On the sprawling plains of a town untouched by modern props, I stumbled upon a hotel named Better The Best. It really is the best in that little-wretched town whose name I withhold on grounds of compassion (life is hard enough without me discouraging the trickle of tourists to these parts)! I will say this much; the town makes up for its lack of starred hotels with a star-studded night sky.
I crawled into my room at nightfall, exhausted to the very core of my bones. Yet, for a whole hour, I sat on a chair and prayed for courage to venture into the bathroom.
A pair of slippers sat by the bathroom door. I say pair because there were two slippers, one for each foot. A blue one and a red one. Both were designed for a left foot. Yes, my regrets are never heavier than at bath time. Why the heck didn’t I pack my slippers?
Normally, I’d just go barefoot into the bathroom. I’d reason that the floor is probably cleaner than those slippers. This time though, the mismatched pair looked really good.
The bathroom was actually the toilet. A tiny bucket sat in the corner. It was half-full of water. I wondered how many people had used that bucket before me. I thought of all the diseases I might pick up. I filled the cap with Dettol and plopped it into the water. Just like it says in the commercial. While the water turned cloudy, I tried to channel the spirits of all the confident Dettol Moms I see on TV. It did not work.
I groaned through that bath. I groaned every time my body touched the tiles of that ridiculously tiny space. I groaned every time I had to scoop water from that bucket – wondering as I did, what germs thrived within, wondering if perhaps they were too strong for Dettol. I groaned when the soap fell from my hands and slid to the farthest corner of the bathroom. No freaking way I was picking anything off that floor! Not to worry though, I had shower gel in my bag. I finally emerged wondering if I was cleaner before the bath or after it.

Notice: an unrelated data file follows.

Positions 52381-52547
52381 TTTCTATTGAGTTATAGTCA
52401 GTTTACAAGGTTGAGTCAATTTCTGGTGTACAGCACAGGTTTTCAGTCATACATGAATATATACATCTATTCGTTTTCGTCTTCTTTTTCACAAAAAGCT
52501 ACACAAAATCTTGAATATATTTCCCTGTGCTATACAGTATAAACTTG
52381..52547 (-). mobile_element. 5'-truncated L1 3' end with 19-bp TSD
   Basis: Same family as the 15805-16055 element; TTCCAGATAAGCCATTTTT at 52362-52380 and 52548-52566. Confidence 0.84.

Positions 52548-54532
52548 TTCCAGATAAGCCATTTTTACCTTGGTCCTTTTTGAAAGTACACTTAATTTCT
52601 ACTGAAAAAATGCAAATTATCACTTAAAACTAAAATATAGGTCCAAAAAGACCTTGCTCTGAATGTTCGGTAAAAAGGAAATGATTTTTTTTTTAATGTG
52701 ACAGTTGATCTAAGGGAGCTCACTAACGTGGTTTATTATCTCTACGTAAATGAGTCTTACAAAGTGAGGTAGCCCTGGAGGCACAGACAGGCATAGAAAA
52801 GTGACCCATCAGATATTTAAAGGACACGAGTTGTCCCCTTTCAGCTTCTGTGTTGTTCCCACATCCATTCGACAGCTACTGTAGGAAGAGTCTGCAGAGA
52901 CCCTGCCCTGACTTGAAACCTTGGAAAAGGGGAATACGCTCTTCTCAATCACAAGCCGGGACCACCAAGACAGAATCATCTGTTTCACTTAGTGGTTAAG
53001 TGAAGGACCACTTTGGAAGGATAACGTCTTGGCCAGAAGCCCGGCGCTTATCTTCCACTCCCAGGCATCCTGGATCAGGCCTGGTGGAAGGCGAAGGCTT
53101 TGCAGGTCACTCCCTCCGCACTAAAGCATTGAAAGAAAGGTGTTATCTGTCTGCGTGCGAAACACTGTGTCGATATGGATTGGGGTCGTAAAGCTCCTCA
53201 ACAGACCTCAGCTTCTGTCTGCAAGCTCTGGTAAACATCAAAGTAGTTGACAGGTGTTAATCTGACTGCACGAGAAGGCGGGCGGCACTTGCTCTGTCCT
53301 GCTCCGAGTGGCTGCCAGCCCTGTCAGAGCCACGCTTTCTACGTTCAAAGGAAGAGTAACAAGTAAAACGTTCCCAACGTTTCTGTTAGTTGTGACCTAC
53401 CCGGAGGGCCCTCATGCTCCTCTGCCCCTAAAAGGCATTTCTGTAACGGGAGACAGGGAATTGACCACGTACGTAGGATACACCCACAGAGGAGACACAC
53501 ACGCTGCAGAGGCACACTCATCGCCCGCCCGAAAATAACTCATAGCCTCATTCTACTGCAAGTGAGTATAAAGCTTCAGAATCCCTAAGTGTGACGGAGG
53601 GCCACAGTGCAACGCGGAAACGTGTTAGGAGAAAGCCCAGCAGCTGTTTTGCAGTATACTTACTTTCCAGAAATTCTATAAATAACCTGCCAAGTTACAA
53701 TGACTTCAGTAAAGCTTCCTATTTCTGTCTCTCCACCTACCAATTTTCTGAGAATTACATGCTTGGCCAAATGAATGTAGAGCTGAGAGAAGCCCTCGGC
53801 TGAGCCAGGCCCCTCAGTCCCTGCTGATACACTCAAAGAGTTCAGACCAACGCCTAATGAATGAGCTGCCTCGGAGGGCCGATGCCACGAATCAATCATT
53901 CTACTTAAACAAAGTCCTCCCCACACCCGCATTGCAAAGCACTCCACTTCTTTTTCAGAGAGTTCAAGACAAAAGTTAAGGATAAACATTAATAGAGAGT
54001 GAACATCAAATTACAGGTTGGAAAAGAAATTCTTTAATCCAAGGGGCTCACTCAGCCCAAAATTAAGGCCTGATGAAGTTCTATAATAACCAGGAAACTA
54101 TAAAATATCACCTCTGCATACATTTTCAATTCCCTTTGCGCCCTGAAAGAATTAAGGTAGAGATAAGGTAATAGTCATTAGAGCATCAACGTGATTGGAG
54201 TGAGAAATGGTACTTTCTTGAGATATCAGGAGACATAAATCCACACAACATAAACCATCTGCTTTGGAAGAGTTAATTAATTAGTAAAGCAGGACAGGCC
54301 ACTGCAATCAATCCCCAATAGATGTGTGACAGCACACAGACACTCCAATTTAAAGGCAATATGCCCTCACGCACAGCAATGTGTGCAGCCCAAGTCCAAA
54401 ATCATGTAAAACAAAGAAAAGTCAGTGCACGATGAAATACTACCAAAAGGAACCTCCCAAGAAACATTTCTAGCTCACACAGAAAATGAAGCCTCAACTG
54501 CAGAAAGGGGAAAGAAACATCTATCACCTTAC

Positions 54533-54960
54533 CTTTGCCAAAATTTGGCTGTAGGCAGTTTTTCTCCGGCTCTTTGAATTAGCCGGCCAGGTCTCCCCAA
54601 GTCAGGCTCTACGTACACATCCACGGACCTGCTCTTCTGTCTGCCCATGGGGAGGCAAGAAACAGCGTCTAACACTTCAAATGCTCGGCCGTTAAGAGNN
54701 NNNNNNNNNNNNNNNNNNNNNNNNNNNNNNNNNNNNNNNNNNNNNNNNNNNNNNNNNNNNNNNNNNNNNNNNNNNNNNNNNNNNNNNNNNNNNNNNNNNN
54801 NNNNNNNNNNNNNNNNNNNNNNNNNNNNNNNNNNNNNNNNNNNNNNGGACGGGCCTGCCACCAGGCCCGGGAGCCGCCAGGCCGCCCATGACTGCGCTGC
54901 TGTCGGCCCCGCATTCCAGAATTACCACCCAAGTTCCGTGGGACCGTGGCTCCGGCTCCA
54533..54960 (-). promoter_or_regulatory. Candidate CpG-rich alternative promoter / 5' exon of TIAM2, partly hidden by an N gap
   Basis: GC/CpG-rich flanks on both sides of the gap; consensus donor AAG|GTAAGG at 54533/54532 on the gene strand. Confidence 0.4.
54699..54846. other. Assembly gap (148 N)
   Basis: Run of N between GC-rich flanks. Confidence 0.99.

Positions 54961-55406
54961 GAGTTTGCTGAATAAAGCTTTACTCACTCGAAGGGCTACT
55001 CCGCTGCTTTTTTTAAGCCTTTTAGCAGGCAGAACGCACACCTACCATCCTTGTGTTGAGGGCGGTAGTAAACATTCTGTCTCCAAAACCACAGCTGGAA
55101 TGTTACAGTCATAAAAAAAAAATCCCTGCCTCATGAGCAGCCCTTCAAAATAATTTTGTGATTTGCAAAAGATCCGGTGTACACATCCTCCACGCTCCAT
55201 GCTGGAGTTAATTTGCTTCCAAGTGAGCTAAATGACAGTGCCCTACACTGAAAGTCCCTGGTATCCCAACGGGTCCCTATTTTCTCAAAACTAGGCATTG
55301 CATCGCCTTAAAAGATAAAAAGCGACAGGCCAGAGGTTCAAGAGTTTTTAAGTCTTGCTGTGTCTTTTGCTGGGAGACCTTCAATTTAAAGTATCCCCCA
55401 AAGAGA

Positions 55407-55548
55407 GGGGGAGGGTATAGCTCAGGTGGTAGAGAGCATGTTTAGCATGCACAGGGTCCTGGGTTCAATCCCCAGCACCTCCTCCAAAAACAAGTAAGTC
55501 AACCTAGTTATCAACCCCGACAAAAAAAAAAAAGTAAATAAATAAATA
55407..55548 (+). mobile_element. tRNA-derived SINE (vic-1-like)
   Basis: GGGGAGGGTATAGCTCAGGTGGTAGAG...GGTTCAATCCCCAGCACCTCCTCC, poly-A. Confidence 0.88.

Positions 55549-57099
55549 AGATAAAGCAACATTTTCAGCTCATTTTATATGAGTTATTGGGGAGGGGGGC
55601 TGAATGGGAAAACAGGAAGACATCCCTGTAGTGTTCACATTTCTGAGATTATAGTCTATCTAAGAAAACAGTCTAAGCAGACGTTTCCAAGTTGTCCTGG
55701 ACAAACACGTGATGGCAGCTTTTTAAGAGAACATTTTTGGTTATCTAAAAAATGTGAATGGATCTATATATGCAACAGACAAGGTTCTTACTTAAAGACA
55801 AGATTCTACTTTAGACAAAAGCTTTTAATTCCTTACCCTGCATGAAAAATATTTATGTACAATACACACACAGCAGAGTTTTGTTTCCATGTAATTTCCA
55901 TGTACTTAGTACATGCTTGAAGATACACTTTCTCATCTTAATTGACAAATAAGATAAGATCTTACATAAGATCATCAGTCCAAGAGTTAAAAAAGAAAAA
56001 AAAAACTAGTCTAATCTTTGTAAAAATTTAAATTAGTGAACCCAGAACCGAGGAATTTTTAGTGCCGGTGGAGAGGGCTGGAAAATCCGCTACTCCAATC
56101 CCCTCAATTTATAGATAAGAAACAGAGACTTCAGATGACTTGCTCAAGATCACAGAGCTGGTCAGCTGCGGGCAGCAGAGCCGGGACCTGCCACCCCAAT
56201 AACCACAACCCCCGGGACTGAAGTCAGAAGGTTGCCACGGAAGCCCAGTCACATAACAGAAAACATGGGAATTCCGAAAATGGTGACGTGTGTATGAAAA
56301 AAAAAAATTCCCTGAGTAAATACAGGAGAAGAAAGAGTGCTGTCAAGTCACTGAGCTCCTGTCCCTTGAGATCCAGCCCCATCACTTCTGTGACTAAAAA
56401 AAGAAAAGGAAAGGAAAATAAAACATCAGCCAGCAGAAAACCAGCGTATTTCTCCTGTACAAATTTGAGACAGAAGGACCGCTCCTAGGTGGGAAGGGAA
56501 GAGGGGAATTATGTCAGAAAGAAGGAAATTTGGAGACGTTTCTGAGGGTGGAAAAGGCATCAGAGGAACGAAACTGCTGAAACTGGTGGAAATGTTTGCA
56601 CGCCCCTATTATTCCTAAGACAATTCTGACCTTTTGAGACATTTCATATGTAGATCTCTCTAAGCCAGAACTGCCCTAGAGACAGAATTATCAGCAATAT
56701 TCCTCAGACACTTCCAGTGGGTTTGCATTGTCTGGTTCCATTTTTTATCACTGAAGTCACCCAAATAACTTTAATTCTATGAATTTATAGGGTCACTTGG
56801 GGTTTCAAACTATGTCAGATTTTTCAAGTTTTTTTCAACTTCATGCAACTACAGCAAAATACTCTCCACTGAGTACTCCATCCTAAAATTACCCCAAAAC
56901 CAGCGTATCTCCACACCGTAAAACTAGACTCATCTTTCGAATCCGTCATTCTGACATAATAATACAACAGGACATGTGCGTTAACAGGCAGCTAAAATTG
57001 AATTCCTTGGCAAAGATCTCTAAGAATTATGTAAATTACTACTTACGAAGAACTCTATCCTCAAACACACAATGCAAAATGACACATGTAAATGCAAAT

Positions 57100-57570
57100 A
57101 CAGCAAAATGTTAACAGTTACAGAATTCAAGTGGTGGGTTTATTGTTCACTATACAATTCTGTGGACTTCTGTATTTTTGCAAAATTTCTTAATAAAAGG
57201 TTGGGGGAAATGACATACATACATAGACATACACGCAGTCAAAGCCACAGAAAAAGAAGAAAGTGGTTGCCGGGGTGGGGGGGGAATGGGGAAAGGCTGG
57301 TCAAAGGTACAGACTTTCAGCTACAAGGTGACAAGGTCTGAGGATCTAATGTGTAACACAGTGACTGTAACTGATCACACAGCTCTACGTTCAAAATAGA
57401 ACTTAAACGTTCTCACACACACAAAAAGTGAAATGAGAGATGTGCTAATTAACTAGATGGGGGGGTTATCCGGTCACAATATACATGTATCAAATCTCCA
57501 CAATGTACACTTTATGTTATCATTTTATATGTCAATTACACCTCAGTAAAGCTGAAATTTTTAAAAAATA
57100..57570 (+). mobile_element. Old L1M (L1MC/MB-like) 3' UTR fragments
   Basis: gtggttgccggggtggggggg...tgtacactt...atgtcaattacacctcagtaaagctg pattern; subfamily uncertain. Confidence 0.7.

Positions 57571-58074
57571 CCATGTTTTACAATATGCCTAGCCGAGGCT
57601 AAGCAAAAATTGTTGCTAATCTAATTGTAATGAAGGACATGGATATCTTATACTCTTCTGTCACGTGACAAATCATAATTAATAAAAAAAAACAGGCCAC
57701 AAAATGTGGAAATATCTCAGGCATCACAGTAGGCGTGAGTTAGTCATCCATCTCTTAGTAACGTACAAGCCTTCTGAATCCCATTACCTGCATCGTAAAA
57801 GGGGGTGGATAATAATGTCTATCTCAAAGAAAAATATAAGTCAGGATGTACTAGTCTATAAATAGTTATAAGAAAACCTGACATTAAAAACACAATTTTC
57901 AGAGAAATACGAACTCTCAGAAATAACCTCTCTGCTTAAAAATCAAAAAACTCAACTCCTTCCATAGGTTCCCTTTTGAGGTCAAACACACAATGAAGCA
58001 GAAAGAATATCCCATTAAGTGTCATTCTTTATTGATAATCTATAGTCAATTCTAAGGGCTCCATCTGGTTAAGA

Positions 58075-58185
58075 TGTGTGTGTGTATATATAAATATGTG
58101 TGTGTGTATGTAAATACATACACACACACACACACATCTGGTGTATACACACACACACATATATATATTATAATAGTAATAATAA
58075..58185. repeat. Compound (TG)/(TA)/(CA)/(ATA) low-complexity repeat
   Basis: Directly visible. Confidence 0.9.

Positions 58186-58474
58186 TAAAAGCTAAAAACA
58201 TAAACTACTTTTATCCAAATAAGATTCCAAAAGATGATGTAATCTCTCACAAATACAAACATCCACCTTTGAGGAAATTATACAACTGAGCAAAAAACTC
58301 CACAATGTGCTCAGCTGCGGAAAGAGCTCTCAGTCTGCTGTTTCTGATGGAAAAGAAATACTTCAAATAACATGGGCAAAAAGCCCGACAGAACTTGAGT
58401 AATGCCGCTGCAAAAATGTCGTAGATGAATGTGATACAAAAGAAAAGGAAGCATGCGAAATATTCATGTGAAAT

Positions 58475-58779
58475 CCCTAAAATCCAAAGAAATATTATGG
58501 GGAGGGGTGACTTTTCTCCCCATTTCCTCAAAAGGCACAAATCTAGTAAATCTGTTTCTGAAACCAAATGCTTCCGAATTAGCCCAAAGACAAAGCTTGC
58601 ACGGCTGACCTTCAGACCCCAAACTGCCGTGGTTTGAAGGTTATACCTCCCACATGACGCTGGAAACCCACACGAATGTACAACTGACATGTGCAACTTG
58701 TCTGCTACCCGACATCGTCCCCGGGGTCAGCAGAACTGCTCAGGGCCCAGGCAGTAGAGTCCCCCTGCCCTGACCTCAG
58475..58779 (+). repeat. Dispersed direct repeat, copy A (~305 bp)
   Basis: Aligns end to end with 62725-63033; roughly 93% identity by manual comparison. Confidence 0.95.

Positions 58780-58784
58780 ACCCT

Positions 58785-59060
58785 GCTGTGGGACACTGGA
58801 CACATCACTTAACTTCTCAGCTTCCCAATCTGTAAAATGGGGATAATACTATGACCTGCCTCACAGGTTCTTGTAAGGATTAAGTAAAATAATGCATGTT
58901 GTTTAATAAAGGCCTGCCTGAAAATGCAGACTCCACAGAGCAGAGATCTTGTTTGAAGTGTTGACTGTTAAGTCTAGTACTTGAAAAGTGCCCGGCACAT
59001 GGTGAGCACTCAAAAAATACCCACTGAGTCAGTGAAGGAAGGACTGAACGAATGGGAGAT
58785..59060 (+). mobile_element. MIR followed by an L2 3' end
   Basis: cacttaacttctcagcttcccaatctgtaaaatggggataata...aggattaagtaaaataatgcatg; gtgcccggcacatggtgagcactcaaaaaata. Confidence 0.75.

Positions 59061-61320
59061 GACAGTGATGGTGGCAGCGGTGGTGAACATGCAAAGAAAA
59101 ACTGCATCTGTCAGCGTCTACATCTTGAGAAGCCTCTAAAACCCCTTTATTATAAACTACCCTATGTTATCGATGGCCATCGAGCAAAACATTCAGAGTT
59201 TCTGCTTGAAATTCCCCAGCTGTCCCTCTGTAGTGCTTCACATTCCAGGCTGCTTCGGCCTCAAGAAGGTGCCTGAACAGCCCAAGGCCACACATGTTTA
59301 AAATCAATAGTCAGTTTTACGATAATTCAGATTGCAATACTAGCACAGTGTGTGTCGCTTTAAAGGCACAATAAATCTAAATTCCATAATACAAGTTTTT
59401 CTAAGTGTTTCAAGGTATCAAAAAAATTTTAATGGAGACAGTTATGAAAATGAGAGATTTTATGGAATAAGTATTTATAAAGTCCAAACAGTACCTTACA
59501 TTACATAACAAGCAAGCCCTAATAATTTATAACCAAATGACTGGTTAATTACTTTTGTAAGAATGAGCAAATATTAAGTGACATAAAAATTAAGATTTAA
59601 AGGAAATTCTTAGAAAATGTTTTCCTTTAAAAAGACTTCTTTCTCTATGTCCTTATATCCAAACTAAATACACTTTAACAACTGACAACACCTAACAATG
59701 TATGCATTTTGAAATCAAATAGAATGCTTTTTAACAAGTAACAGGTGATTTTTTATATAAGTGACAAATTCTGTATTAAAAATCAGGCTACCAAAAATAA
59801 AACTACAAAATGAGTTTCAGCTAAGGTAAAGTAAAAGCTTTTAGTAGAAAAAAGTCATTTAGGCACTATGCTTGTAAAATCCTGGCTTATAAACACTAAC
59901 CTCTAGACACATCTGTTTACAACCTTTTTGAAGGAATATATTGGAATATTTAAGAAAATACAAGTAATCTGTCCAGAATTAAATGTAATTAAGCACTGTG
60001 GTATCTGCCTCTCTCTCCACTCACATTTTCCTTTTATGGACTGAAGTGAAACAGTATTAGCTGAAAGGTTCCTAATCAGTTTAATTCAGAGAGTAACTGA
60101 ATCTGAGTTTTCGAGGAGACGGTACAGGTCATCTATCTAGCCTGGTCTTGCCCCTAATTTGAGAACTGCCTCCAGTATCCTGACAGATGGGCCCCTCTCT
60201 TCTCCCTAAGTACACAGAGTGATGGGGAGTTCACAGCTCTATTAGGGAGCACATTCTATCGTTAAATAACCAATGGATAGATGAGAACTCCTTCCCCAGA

Back to my chair, I went. This time, to pray for the courage to sleep. From the window, hung a curtain with the same visual effect as a boy in a shirt five sizes too small. It covered the midsections and left all else to all who cared to look.
With my over-active imagination, it wasn’t long before I started seeing eyes peering at me.
I was scared. Not petrified. Not until I saw actual movement outside the window. The speed with which I flipped the light switch, I think Hussein Bolt would have been jealous! I wanted to scream for help, but common sense prevailed. I needed to verify before I caused pandemonium. So with the last morsel of my courage, I walked to the window. The perpetrator turned out to be a tree branch swaying in the wind. I felt no shame. Only relief, as crawled into bed.
I thought I’d lie awake and worry about the state of the bathroom, the eyes in the window, and the mattress worn in the spot beneath my ribcage. Didn’t matter how much I tossed in that bed, the worn-out spot was right there beneath my ribcage! Thankfully I was exhausted; I tossed and turned for all of 60 seconds before I was delivered into the arms of slumber.
The sun rose (not a minute too soon) and we were off to the next town and the next hotel. This one was called Triple Carnivore. You know The Carnivore Restaurant, right? That happening joint that gets unceremoniously plopped into Kenyan songs? Triple Carnivore must be three times better, right? Wrong! Triple Carnivore is one part lodging, one part butchery, and one part pub. It is triple, all right!
With a heavy heart, I hoisted my bag on my shoulder.
Just to clarify, we weren’t on a crappy hotel fact-finding mission. Oh no. We were visiting people who called these parts home. People who had been ravaged by poverty and disease. People who had lost their cattle and buried their children. Children who had been married off, their childhood stolen by a culture that says it is right. Children who were hanging on, waiting for old men to staredown the invisible price tags on their foreheads. We were visiting a people whose spirits, by all logic, should be severely wounded, if not dead. The people we saw were tired. Hungry. Ill. But their spirits defied all logic, by remaining surprisingly alive.
That night when I settled into my crappy room with its worn mattress, mismatched slippers, and threadbare beddings, a quiet shame washed over me. From the bin, my half-eaten bread roll reminded me of the children scrambling for leftover bones. The dirty walls told me I was such an entitled brat. The mismatched slippers reminded me of the barefoot children. The threadbare beddings reminded me of the scrawny newborn covered in tatters. The Dettol in my hand reminded me of the children infested with skin sores. My shower gel reminded me of their mothers, beaming with pleasure because they had just received a bar of soap.
For a long time that night, I lay awake. The discomfort went far deeper than my superficial preferences. In a strange way, it comforted me. My discomfort comforted me.
It still does.
It comforts me because it keeps me human. It gnaws at my conscience. It chews at my sense of entitlement. With a much-needed poke in the ribs, it shows me how to grow my humanity. It also reminds me that stars are not always shiny.